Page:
India Arie
Blessid Union of Souls
Tracy Chapman
Ani Difranco
Fisk Univ. Jubilee Singers
Gil Scott Heron
Ice Cube
Mason Jennings
Talib Kweli
Bob Marley
Curtis Mayfield
Prussian Blue
Public Enemy
Jill Scott
Tupac Shakur
The Band
Kanye West


8 Mile
A Time to Kill
American History X
Bend It Like Beckham
Boys Don't Cry
Gentleman's Agreement
G.I. Jane
The Green Mile
Guess Who
Hotel Rwanda
I Am Sam
Malcolm X
Mi Familia
Mississippi Burning
Out of the Ashes
Pleasantville (1)
Pleasantville (2)
Real Women Have Curves
Schindler's List
Something New
The Birth of a Nation
The Pianist
To Kill a Mockingbird


Tupac Shakur

Tupac Shakur is known as one of the best and most influential rappers to ever live. The imagery and analogies that he used to express the truth through his eyes were those of a seasoned poet. He could paint a verbal picture in the minds of listeners who lived far from the world of poverty, gun violence, police brutality and discrimination. 

Now a martyr of gangsta rap, Tupac Amaru Shakur was born in 1971 in Brooklyn, New York, the son of two Black Panther members. Shakur’s family was poverty-stricken; he began living and hustling on the streets before the age of 18. Despite his impoverished circumstances, he managed to work his way into the prestigious Baltimore School of the Arts. There he shined, writing raps and acting. Unfortunately, before he could graduate, his family moved to California. He followed them to A few years later, he was hired as a dancer for rap group Digital Underground and joined their tour. 

2pacalypse Now was Shakur’s first solo project. Released in 1992, this album immediately received criticism for its blunt and explicit lyrics. It provided suburban America with an accurate depiction of street life and the problems experienced by young black males in most inner cities in the nation. Soulja Story was one of his early pieces that contained ugly images of the difficulties faced by youth in neighborhoods like his:

                   Crack done took a part of my family tree
                   My mom is on the sh*t, my daddy's splittin, mom is steady blamin me
                   Is it my fault, just cause I'm a young black male?
                   Cops sweat me as if my destiny is makin crack sales
                   Only fifteen and got problems
                   Cops on my tail, so I bail til I dodge 'em
                   (© 1992 Jive Records; From:

Coupled with his starring role in the movie “Juice,” the album gained significant street credibility and sold primarily through word of mouth. 

Shakur was an outlaw and spent more time in the legal system than in the studio. He had multiple encounters with law enforcement. For example, he shot two off-duty police officers in Atlanta. He also was charged and found guilty of sexual assault. However, during one stint in jail, Shakur debuted on the Death Row label with All Eyes on Me, the first double disc of original material in hip-hop history. This album intensified the East vs. West coast rivalry that existed in the rap industry. The album included songs that publicly “dissed” the Notorious B.I.G., an east coast rapper who was his cross-country competition. Shakur released two more multi-platinum albums before his untimely death in 1996. Me Against the World debuted at #1 on the charts and quickly became platinum. This album showed fans another side of Shakur. His song Dear Mama showed sensitivity, caring, and love for women raising children in the same situation he had once lived in.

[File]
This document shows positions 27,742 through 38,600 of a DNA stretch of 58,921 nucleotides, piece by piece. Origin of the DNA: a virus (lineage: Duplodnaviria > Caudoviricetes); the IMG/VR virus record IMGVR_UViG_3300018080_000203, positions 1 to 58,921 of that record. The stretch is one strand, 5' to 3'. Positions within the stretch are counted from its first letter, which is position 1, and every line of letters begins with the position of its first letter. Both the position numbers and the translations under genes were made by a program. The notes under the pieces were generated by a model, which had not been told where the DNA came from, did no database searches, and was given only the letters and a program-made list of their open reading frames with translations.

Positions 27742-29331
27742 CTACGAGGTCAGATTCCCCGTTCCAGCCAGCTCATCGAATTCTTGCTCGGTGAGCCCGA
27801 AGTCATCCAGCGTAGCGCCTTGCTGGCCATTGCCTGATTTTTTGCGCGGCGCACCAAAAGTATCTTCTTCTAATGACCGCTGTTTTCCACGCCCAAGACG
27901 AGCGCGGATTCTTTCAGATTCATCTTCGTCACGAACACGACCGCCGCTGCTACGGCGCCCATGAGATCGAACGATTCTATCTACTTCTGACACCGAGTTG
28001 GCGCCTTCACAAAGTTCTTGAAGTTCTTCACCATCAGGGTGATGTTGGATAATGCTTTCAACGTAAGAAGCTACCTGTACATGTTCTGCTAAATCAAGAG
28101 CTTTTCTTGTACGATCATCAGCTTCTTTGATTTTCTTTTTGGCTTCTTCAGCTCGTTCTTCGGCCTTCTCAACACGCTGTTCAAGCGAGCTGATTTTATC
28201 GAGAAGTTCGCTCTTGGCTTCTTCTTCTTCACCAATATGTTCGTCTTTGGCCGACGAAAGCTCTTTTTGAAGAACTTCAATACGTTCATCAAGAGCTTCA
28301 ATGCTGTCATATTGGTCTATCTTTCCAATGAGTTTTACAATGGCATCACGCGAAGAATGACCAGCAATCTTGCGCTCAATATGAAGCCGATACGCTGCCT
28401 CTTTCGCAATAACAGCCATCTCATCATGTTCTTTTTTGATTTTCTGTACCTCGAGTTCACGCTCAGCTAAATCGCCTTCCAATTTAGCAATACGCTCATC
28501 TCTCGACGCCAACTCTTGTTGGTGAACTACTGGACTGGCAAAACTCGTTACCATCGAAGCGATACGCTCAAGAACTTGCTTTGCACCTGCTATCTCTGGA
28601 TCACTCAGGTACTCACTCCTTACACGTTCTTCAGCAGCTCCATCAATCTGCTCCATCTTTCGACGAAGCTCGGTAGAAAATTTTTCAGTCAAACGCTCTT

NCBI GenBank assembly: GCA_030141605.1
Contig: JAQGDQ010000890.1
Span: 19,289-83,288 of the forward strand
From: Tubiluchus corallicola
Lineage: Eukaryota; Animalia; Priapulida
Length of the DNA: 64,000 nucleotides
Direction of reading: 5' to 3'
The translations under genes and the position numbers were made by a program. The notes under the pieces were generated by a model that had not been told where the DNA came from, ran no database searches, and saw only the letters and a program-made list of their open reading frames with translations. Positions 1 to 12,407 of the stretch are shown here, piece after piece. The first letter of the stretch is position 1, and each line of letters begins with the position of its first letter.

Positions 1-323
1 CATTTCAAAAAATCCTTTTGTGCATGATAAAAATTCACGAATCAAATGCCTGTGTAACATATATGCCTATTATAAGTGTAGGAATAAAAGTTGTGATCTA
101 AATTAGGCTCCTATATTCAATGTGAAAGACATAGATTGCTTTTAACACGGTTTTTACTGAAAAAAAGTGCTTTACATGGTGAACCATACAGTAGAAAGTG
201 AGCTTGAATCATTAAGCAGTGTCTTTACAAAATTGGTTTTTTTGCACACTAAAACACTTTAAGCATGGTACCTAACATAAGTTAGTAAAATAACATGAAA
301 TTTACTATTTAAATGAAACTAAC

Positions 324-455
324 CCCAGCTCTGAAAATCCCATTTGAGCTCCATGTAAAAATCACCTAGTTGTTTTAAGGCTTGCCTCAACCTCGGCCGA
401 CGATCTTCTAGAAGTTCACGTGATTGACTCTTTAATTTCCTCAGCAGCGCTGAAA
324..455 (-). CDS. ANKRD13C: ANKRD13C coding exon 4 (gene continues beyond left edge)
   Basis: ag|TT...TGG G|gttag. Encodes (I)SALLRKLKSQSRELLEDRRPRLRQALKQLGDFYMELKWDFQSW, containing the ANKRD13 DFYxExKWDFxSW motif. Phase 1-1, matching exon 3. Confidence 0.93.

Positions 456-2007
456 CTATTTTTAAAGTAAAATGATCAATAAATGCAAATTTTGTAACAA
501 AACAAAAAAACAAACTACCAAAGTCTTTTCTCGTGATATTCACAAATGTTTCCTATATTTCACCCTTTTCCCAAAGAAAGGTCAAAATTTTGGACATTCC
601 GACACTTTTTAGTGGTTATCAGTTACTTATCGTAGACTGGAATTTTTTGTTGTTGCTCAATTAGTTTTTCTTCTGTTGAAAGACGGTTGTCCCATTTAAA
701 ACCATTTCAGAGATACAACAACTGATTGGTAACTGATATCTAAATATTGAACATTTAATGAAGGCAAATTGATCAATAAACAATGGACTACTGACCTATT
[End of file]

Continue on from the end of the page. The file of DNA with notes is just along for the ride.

Shakur’s career ended prematurely on September 7, 1996 in Las Vegas when he was shot four times in a drive-by shooting. In the car with him was Suge Knight, the owner of Death Row Records. There have been many theories about why he was shot. Some say it was his rival Notorious B.I.G. who conspired to have him killed. Others argue that the mob ties associated with his record label took his life. 

While Shakur’s soul has gone, his music and words are not forgotten. He is still regarded as the voice of the streets. His songs spoke loudly of the struggles faced by many people who were living in the urban ghettos. Shakur rapped honestly and aggressively about his own life experiences, expressing frustration but also shining a light of encouragement. Although he is know for lyrics that demean women, he has now become a hip-hop legend largely because of how he spoke of his life and demanded change. His prophetic stories and words still teach and inspire people from all backgrounds. 

One of Shakur’s songs, Changes, hopes for just what it says. It’s a slower, harmonious tune that tells the truth about racism and the terrors of the streets. This song bears witness for those in situations similar to Shakur’s. It is a wake-up call for all those people who are blind to truths about race and poverty. Most important, the song demands that something be done, and soon. 

                   I see no changes all I see is racist faces
                   misplaced hate makes disgrace to races
                   We under I wonder what it takes to make this
                   one better place, let's erase the wasted
                   We gotta make a change...
                   It's time for us as a people to start makin' some changes.
                   (© 1998 Interscope Records; From:


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